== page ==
Austerity Can Be Avoided Even as Global Debt Heads for Record, IMF Says
DATE:  Oct 27 2020
/ SOURCE:  Yicai
Austerity Can Be Avoided Even as Global Debt Heads for Record, IMF Says Austerity Can Be Avoided Even as Global Debt Heads for Record, IMF Says

(Yicai Global) Oct. 27 -- The International Monetary Fund predicted in a report released on Oct. 14 that global public debt is likely to hit a record high this year, reaching nearly 100 percent of world gross domestic product. The IMF believes that most developed economies that can borrow freely should deploy ample fiscal measures to support their people and firms during the pandemic.

Vitor Gaspar, director of the IMF’s Fiscal Affairs Department, told Yicai Global that the pandemic and associated lockdowns have prompted unprecedented fiscal action amounting to USD12 trillion. This forceful response by governments has saved lives and supported vulnerable firms, but combined with a loss of tax revenue from a contraction in output, has led to a deterioration in public finances.

Global public debt will rise above 100 percent of GDP within the next two years and then stabilize in the medium-term, declining to 100 percent in 2025, Gaspar predicted following the IMF’s baseline. Low interest rates and a recovery in growth mean that countries with access to financing will not need to worry too much.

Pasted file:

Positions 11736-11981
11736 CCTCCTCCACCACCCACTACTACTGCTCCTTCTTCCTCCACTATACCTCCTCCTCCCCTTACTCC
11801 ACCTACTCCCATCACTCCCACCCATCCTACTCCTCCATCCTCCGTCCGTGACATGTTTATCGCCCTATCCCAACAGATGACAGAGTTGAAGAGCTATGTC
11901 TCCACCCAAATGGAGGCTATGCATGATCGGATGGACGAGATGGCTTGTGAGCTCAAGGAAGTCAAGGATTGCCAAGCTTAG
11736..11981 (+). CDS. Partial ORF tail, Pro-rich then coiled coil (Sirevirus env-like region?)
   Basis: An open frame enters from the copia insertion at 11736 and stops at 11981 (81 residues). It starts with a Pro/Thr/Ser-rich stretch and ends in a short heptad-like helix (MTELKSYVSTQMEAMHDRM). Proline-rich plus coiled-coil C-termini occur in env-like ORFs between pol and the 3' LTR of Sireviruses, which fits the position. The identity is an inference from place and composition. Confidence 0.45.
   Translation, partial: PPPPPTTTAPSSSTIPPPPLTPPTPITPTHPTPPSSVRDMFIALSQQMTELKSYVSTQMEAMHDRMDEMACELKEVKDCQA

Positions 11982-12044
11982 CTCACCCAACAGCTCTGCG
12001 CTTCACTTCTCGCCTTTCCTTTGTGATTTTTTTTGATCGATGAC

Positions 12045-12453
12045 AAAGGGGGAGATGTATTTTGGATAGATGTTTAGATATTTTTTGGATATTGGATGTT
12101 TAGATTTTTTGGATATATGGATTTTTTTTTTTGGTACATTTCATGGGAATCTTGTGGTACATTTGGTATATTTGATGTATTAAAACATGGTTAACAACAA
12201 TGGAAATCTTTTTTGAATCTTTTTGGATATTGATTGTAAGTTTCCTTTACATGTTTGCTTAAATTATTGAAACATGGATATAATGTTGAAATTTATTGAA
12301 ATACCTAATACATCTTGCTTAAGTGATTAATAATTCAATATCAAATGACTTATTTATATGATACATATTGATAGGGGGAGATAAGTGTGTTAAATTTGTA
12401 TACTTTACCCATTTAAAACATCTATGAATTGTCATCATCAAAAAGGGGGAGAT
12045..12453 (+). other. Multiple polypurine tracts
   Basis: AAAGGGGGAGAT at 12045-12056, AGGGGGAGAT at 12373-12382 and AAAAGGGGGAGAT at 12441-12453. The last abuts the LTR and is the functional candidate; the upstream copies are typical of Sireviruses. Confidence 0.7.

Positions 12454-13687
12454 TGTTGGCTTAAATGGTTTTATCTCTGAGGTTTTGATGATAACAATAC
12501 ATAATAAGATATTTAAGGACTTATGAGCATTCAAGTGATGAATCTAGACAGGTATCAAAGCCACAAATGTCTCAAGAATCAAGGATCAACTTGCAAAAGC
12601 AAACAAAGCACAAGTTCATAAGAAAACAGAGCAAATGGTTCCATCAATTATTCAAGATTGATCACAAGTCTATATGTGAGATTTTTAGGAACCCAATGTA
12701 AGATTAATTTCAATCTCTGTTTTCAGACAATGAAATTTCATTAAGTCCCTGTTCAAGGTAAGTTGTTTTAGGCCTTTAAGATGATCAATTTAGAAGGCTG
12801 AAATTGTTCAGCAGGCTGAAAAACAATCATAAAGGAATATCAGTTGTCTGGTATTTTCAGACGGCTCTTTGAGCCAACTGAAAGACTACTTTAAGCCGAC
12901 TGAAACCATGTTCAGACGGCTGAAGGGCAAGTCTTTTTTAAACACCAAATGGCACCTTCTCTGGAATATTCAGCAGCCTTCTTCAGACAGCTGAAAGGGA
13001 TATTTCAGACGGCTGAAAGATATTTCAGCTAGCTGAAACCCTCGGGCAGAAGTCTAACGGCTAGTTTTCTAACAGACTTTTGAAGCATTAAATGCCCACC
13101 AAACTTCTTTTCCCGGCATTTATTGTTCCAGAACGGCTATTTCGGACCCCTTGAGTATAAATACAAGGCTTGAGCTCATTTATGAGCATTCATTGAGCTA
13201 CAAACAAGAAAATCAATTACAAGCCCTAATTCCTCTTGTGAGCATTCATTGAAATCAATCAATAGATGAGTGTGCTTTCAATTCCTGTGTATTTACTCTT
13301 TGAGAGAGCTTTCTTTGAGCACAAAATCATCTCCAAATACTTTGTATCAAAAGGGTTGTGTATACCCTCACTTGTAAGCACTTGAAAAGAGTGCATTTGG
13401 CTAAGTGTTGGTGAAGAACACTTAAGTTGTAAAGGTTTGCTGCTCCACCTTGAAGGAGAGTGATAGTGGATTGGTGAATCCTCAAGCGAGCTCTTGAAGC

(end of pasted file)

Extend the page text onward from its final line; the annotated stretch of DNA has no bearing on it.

As far as China is concerned, the IMF believes that the ratio of China’s fiscal deficit to GDP will expand by 5.6 percentage points to 11.9 percent this year, less than the level of large-scale stimulus during the last global financial crisis. Gaspar said that the good news on China’s economy is also positive for the world, but China should continue to promote economic rebalancing in the future, that is, transition from an investment-driven growth model to a consumption-driven model.

Gaspar also called on China to play a bigger role in international affairs, including in debt response, climate change, trade and taxation, adding that the world should embrace multilateralism.

Easing Debt Pressures